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Thousands Stage Golden Gate Bridge March In Show Of Support For Armenia

SAN FRANCISCO (CBS SF) -- While San Francisco police continue investigating hate crimes targeting their local community, thousands of Bay Area residents of Armenian descent and their supporters marched to the Golden Gate Bridge Saturday to raise awareness of the growing border conflict between Armenia and Azerbaijan half a world away.

The protest and march was peaceful with organizers and demonstrators hoping it captured the attention of Bay Area residents.

"The reason we are out here -- Armenians are just trying to survive, we are trying to defend our land, our rightful land and survive as a people," said Natalie.

Kirkor Derabrahamian, of the Armenia Youth Federation, echoed her sentiments.

"I want everyone to be aware of what is happening," he told KPIX 5. "I can't just sit here and do nothing while people younger than me -- 18 years old are trying to defend their homeland from a military force."

"It's a humanitarian issue at the end of the day. It's something every person should care about," he added.

The recent bout of fighting between Azerbaijani and Armenian forces started Sept. 27 and left hundreds of people dead in the biggest escalation of the decades-old conflict over Nagorno-Karabakh since a separatist war there ended in 1994. The region lies in Azerbaijan but has been under control of ethnic Armenian forces backed by Armenia.

On Sunday, Azerbaijan has accused Armenia of attacking large cities overnight in violation of the cease-fire deal brokered by Russia that seeks to end the worst outbreak of hostilities in the separatist Nagorno-Karabakh region.

The Azerbaijani authorities said that nine civilians have been killed and over 30 wounded after Armenian forces fired missiles overnight on Ganja, Azerbaijan's second-largest city, and hit a residential building. According to Azerbaijan's Prosecutor General's office, the city of Mingachevir also came under missile attacks early Sunday.

Nagorno-Karabakh's military officials have denied attacking Ganja and said the territory's army is observing the cease-fire. They added that Azerbaijani forces shelled Stepanakert, the region's capital, and other towns during the night in violation of the truce.

The foreign ministers of Armenia and Azerbaijan signed a truce in Moscow after Russian President Vladimir Putin had brokered it in a series of calls with President Ilham Aliyev of Azerbaijan and Armenia's Prime Minister Nikol Pashinian.

The cease-fire deal was announced in early Saturday, after 10 hours of talks in the Russian capital sponsored by Russian Foreign Minister Sergey Lavrov, and took effect at noon Saturday. The deal stipulated that the cease-fire should pave the way for talks on settling the conflict.

Meanwhile, the conflict may be the source of a series of hate crimes targeting San Francisco's Armenian community. San Francisco police are currently investigating three separate incidents.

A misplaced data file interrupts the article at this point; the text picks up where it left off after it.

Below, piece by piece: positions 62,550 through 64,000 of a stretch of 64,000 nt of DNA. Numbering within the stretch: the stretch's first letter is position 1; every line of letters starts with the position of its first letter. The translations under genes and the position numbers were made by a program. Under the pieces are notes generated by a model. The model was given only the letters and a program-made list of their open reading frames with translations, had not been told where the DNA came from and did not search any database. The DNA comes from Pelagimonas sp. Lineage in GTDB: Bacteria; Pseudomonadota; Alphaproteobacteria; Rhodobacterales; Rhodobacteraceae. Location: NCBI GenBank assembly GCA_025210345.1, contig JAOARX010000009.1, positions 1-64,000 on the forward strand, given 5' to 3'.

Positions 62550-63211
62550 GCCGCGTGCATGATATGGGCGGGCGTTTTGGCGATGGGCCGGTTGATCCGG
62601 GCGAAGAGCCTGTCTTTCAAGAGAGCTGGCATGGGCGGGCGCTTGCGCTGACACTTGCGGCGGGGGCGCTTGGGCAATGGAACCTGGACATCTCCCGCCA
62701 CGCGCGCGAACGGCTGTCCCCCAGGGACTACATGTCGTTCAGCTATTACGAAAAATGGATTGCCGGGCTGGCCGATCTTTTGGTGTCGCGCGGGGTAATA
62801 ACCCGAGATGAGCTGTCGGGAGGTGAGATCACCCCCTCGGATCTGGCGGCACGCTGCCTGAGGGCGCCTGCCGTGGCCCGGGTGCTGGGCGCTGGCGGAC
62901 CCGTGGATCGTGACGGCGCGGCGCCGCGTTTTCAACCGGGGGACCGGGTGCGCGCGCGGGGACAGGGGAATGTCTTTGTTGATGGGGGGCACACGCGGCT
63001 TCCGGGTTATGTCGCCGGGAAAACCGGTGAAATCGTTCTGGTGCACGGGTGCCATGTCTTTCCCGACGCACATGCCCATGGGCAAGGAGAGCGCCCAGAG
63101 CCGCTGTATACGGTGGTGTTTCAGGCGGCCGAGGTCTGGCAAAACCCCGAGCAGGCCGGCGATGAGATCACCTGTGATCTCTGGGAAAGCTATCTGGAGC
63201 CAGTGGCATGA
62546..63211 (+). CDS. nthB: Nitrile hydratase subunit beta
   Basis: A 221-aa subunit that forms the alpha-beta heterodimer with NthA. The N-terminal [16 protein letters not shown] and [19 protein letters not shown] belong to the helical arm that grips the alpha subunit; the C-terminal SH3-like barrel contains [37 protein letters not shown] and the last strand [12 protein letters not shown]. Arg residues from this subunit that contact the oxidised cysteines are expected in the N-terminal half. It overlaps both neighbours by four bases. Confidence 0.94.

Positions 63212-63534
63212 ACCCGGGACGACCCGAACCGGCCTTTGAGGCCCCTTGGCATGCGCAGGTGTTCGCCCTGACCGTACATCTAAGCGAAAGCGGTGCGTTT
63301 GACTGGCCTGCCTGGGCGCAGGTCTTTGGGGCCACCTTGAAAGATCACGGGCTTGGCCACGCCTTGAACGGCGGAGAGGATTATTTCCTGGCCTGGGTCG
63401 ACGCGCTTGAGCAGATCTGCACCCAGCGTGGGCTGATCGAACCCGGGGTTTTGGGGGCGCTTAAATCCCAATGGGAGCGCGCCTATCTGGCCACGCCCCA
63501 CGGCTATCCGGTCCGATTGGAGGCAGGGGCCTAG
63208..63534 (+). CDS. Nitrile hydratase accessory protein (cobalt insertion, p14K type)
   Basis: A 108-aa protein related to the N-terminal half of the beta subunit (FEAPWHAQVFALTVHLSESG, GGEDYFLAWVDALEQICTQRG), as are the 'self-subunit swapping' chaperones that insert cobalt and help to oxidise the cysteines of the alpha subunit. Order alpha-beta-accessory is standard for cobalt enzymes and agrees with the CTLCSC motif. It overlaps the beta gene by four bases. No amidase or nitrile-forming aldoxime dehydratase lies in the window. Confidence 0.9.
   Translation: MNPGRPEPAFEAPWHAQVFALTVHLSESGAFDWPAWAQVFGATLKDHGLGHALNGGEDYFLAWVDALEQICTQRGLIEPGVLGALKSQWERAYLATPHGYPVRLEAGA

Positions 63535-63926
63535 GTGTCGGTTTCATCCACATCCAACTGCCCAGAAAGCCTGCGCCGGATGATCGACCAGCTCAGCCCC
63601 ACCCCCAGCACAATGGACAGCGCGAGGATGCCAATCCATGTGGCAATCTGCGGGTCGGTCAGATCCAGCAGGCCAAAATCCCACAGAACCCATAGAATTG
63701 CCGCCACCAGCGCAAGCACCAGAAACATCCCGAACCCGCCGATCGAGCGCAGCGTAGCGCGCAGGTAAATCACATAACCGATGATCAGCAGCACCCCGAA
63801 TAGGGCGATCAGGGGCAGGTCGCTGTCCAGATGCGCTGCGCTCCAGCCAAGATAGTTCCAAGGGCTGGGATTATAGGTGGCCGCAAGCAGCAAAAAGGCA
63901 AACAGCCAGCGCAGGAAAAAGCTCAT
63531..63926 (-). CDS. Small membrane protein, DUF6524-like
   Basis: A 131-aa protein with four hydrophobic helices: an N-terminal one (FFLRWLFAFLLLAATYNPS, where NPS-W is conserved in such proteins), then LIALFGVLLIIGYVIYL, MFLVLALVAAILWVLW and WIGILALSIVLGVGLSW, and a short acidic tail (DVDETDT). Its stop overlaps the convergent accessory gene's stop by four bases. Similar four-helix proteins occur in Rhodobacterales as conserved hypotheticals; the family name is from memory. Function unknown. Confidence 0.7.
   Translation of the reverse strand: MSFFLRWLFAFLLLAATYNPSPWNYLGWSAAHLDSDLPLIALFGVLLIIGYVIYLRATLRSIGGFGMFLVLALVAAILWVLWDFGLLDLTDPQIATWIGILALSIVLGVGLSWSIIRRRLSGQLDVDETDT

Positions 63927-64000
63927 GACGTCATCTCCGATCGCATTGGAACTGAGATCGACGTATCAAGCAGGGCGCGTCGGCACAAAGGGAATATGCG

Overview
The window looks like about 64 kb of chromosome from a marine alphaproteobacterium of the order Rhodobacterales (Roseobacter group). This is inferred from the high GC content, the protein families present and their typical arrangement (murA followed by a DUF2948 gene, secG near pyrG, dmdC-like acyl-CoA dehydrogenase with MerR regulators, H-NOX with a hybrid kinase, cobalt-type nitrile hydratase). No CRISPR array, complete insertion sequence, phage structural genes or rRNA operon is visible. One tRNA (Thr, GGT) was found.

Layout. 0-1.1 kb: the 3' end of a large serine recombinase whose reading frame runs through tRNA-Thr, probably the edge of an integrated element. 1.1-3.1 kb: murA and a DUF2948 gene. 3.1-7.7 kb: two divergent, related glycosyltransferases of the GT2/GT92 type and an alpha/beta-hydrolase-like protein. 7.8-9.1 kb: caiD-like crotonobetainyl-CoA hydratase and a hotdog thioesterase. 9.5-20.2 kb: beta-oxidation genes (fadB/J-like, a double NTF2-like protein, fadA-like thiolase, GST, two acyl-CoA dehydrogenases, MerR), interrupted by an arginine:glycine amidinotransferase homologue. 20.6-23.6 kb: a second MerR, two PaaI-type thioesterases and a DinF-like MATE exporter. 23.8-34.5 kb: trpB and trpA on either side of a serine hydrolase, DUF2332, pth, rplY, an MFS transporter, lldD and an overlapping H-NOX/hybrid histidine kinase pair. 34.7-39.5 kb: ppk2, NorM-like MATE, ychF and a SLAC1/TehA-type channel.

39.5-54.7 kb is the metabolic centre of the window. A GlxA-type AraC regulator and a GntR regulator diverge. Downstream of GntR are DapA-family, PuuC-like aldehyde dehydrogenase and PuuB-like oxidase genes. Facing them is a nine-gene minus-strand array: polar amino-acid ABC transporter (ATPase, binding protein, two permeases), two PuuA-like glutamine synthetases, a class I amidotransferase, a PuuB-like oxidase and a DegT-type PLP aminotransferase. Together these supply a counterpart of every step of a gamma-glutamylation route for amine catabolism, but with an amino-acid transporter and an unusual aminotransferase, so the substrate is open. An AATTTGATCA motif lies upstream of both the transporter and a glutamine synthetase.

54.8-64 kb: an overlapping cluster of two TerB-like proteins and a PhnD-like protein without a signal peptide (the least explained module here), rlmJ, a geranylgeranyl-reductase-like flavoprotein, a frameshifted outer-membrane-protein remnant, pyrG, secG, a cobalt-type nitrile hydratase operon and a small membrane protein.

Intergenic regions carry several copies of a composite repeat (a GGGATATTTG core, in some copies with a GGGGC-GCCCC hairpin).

An Armenian school was riddled with bullets last month in an early morning shooting -- the third hate crime against an Armenian establishment in San Francisco within the last two months.

Around 2:25 a.m., officers patrolling the city's Stonestown neighborhood heard gunshots near the Krouzian-Zekarian-Vasbouragan Armenian School at 825 Brotherhood Way.

Officers searched the area to no avail, but noticed a sign outside the school was riddled with bullet holes. No one was injured in the shooting, police said.

The shooting is the second hate crime to occur at the school.

"I'm very upset and angry. I have a lot of nieces and nephews who come here a lot of friends have kids who come here and this is getting ridiculous," said former student Saro Sarkisian. "I mean gunshots at a school!"

"It's reprehensible," said Khatchig Tazian, a leader in the Armenian-American community in San Francisco, who wants the FBI to investigate.

"We would like to see federal help come into this. Because it is a hate crime and it's escalating as we speak," said Tazian. "It started with graffiti, then to arson, now it's a shooting. The next one is probably going to be somebody getting shot."

Nobody has claimed responsibility for the attacks, but several members the Armenian-American community in San Francisco said they suspect it has something to do with military tensions on Armenia's border with Azerbaijan.

Tazian said his community is offering a $25,000 reward for information that leads to an arrest and conviction of those responsible for the attacks. He is urging calm.

On July 24, suspects were seen on surveillance video breaking into the same school and vandalizing its walls with graffiti that conveyed anti-Armenian messages. The suspects in that case remain at large, police said.

Then firefighters extinguished a suspected arson fire at the St. Gregory The Illuminator Armenian Apostolic Church at 51 Commonwealth Ave. in the city's Laurel Heights neighborhood.

Although no one was injured in the blaze, it caused extensive damage to the church's office and library, among other facilities. The suspected arson fire drew outrage from District Attorney Chesa Boudin, as well as members of the city's Armenian community.

A GoFundMe campaign to help the church with repair costs has already raised more than $40,000 of its $100,000 goal as of Monday afternoon. The page can be found at

Anyone with information about any of the cases is asked to contact to police's 24-hour anonymous tip line at (415) 575-4444 or to text a tip to TIP411 with "SFPD" at the beginning of the message.

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